TableAdapter.Query()

    TableAdapter.Query(Parameters)

    Queries that we think of as returning no value actually do return a value — an integer containing the number of rows affected by the query. The complete code to declare an instance of a TableAdapter and execute a query should look similar to the following:

    NorthwindDataSetTableAdapters.CustomersTableAdapter tableAdapter = 
        new NorthwindDataSetTableAdapters.CustomersTableAdapter();
    
    int rowsAffected = tableAdapter.UpdateContactTitle("Sales Manager", "ALFKI");
    

The following example shows how to create a command and execute an SQL statement that returns no value. For information on setting and getting parameter values for a command, see How to: Set and Get Parameters for Command Objects.

This example uses the SqlCommand object and requires:

  • References to the System, System.Data, and System.Xml namespaces.

  • A data connection named SqlConnection1.

  • A table named Customers in the data source that SqlConnection1 connects to. (Otherwise, you need a valid SQL statement for your data source).

To execute an SQL statement that returns no value using a DataCommand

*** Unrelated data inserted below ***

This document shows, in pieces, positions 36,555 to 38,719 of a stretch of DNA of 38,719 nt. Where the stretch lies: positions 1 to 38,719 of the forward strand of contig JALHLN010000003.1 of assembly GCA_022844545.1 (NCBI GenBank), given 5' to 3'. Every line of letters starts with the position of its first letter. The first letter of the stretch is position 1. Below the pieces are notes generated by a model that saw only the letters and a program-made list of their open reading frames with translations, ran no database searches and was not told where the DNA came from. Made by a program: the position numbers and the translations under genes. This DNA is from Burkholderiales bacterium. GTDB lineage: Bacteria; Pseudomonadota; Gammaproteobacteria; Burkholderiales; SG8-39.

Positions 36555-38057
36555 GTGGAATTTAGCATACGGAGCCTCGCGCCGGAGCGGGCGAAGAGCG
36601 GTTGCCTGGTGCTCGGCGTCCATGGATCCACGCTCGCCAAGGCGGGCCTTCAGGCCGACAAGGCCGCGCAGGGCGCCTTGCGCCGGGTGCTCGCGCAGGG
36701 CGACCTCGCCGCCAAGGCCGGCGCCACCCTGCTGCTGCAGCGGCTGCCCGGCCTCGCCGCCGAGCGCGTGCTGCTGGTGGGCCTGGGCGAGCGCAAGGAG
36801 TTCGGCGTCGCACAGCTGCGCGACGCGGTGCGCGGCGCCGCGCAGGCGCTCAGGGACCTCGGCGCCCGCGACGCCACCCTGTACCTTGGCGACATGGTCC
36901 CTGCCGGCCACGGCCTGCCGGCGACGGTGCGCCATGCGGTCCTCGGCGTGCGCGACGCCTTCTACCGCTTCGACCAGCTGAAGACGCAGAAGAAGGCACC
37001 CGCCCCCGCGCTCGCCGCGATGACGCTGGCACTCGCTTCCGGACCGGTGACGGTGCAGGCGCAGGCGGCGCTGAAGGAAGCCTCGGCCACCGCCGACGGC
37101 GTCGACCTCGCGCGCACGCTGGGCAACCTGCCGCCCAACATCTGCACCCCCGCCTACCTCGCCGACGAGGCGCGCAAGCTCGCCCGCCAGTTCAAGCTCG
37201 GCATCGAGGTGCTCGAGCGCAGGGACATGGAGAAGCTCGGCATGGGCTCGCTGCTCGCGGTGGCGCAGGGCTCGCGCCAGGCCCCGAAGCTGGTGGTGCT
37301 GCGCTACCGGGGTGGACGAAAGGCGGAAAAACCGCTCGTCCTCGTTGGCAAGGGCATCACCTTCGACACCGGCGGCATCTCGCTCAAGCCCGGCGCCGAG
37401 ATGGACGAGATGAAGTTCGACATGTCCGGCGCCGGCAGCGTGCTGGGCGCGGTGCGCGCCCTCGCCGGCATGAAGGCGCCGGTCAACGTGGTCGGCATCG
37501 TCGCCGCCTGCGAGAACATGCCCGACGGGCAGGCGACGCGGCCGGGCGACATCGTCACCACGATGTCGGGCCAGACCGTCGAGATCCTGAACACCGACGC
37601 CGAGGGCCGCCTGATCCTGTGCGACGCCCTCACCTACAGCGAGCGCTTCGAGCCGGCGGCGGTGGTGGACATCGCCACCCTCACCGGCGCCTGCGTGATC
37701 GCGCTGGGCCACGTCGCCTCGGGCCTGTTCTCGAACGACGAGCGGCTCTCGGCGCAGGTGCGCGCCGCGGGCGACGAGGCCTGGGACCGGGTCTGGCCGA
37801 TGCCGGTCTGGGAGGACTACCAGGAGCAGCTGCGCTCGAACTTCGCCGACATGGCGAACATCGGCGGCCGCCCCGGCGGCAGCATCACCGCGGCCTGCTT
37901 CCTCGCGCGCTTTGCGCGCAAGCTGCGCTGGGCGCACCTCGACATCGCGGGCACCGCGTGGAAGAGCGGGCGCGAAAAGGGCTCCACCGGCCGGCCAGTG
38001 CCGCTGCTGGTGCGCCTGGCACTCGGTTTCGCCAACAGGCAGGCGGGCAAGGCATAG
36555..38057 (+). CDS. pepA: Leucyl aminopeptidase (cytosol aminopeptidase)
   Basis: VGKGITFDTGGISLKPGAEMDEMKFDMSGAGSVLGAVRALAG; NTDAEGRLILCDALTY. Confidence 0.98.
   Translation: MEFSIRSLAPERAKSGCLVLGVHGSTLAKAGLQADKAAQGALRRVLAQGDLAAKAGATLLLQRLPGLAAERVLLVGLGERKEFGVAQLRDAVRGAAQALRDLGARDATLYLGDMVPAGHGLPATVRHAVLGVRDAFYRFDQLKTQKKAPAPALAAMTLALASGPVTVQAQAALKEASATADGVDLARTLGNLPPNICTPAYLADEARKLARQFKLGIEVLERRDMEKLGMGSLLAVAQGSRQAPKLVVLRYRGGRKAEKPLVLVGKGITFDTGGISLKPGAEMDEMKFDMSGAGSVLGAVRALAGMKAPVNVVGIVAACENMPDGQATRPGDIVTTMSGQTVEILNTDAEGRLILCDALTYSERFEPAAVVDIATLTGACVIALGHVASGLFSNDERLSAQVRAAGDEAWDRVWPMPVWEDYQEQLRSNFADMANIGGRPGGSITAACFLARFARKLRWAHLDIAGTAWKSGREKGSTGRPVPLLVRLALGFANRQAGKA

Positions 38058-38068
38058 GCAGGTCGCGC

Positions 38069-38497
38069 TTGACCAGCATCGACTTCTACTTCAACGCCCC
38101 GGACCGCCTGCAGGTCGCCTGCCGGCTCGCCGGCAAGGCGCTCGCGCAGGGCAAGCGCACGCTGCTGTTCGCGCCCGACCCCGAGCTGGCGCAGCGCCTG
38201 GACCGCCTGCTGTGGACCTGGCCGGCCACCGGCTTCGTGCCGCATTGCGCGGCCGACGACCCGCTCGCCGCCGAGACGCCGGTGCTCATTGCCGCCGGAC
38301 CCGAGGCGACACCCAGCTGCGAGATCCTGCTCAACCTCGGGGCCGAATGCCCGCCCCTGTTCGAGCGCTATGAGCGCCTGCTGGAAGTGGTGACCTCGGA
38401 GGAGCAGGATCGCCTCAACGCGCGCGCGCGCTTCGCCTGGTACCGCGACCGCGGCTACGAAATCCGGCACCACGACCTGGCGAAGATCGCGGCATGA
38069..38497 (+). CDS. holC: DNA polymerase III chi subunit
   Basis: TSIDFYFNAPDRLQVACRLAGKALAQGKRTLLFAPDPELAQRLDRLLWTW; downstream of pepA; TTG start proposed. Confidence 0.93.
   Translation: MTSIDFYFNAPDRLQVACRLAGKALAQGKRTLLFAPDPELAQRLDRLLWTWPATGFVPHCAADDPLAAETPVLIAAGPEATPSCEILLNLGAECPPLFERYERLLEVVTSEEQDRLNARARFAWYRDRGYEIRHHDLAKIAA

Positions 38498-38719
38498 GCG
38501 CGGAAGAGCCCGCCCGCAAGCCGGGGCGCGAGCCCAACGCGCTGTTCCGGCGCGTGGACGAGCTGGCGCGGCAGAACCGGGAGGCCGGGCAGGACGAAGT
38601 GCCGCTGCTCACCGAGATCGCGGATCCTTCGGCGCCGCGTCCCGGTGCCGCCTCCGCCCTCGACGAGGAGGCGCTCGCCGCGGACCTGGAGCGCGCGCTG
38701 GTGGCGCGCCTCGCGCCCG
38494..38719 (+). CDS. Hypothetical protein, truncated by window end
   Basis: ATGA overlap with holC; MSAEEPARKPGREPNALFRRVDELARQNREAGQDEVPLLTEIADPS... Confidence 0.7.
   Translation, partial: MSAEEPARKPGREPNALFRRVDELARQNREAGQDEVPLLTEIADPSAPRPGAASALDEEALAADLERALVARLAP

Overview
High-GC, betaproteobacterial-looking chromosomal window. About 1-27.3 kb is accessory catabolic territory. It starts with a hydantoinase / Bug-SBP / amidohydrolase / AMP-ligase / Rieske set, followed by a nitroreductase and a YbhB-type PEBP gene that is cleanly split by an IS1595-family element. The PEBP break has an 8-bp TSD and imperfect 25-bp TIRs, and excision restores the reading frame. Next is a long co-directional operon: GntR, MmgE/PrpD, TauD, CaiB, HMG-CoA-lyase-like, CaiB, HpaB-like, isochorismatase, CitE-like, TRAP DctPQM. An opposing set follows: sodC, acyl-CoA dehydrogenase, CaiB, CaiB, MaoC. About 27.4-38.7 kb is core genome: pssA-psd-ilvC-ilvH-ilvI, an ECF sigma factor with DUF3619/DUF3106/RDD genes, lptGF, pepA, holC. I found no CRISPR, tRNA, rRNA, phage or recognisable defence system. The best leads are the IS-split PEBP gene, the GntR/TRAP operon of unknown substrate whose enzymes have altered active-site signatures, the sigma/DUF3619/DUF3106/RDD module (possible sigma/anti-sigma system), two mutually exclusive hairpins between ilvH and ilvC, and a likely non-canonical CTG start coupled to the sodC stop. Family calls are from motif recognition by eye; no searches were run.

• Add the following code to a method that you want to execute the SQL statement from. Call the ExecuteNonQuery method of a command to return no value (for example, SqlCommand.ExecuteNonQuery).

    SqlConnection sqlConnection1 = new SqlConnection("Your Connection String");
    SqlCommand cmd = new SqlCommand();
    Int32 rowsAffected;
    
    cmd.CommandText = "UPDATE Customers SET ContactTitle = 'Sales Manager' WHERE CustomerID = 'ALFKI'";
    cmd.CommandType = CommandType.Text;
    cmd.Connection = sqlConnection1;
    
    sqlConnection1.Open();
    
    rowsAffected = cmd.ExecuteNonQuery();
    
    sqlConnection1.Close();
    

The application requires permission to access the database and execute the SQL statement.